The Amazing Story behind Sweetgrass Baskets

The Charleston City Market is home to dozens of artisans selling everything from local artwork and foods to handmade clothing and jewelry. But of all there is to see at the Market, sweetgrass baskets may be the most unique.

Sweetgrass basket-weaving has been a Lowcountry tradition since the 17th century. The skill was brought to South Carolina by West African slaves from Sierra Leone, and has been passed down generation to generation. Each basket is handmade using natural materials like bulrush, pinestraw, and sweetgrass. Gullah artists use a coiled weave to create intricate baskets of all shapes and sizes. A single basket can take upwards of several hours to complete.

Host Molly Mckinney and WCSC Live 5 News Meteorologist Bill Walsh head to the Charleston City Market to learn more about sweetgrass basket-weaving from the artists themselves.

Copyright 2017 The Southern Weekend. All rights reserved.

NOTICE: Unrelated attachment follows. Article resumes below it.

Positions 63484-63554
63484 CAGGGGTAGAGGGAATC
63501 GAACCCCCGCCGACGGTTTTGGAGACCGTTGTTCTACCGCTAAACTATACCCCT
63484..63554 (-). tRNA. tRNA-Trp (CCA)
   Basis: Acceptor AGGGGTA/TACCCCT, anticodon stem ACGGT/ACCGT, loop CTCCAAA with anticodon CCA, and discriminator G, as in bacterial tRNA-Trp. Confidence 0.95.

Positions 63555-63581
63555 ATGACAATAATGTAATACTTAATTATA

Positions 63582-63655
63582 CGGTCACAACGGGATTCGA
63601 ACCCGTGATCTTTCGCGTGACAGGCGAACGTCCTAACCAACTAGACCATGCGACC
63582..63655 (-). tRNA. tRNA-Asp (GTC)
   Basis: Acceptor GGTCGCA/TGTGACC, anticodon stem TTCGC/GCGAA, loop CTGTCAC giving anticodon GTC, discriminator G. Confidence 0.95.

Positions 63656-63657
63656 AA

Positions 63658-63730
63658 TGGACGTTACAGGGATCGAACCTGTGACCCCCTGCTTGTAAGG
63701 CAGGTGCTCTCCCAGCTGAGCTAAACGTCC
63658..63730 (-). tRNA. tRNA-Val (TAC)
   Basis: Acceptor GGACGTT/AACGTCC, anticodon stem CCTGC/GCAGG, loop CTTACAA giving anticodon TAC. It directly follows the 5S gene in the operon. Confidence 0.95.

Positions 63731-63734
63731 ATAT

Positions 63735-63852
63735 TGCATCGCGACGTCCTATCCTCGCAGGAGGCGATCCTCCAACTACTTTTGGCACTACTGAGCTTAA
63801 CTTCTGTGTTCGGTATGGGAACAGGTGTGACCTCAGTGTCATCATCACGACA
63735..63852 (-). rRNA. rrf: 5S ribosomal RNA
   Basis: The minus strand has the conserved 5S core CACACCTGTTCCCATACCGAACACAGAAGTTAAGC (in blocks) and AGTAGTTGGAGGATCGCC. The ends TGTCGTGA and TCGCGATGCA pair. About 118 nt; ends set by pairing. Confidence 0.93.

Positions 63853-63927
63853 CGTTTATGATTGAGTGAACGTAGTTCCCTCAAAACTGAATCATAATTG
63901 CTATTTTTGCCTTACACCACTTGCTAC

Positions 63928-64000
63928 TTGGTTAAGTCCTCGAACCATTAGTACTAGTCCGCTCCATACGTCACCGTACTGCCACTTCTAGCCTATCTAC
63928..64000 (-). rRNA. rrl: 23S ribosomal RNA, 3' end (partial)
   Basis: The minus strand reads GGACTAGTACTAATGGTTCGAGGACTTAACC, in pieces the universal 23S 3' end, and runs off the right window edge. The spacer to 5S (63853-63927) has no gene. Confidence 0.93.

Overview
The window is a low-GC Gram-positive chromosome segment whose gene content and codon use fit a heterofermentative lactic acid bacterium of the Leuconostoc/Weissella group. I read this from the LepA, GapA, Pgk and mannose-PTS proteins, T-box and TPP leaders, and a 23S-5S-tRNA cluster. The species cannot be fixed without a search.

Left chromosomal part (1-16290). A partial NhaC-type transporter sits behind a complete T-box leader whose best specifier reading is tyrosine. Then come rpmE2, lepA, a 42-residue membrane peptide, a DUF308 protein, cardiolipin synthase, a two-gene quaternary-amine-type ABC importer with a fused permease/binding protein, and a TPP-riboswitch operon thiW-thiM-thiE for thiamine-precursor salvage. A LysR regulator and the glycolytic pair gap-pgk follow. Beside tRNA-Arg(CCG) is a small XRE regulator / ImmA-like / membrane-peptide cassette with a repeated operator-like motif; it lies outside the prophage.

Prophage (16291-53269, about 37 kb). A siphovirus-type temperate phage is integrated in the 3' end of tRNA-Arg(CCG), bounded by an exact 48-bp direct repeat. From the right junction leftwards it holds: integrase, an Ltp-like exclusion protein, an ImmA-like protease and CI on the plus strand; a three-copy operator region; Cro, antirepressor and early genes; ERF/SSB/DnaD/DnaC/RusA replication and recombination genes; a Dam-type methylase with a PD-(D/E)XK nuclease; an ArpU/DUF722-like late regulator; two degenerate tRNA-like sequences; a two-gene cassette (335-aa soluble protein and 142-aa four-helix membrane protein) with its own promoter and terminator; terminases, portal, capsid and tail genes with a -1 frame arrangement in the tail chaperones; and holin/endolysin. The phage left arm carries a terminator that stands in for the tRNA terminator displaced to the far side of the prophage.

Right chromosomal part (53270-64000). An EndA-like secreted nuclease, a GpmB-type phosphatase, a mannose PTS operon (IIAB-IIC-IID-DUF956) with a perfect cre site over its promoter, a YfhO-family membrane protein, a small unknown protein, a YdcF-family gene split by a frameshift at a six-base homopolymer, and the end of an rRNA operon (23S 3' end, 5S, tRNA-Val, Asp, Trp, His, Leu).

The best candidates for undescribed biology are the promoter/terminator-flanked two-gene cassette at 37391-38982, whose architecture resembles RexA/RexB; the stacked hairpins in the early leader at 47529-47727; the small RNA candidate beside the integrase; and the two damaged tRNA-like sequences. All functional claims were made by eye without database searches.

The Charleston City Market is home to dozens of artisans selling everything from local artwork and foods to handmade clothing and jewelry. But of all there is to see at the Market, sweetgrass baskets may be the most unique.

Sweetgrass basket-weaving has been a Lowcountry tradition since the 17th century. The skill was brought to South Carolina by West African slaves from Sierra Leone, and has been passed down generation to generation. Each basket is handmade using natural materials like bulrush, pinestraw, and sweetgrass. Gullah artists use a coiled weave to create intricate baskets of all shapes and sizes. A single basket can take upwards of several hours to complete.

Host Molly Mckinney and WCSC Live 5 News Meteorologist Bill Walsh head to the Charleston City Market to learn more about sweetgrass basket-weaving from the artists themselves.

Copyright 2017 The Southern Weekend. All rights reserved.

 

 

 

 

 

 

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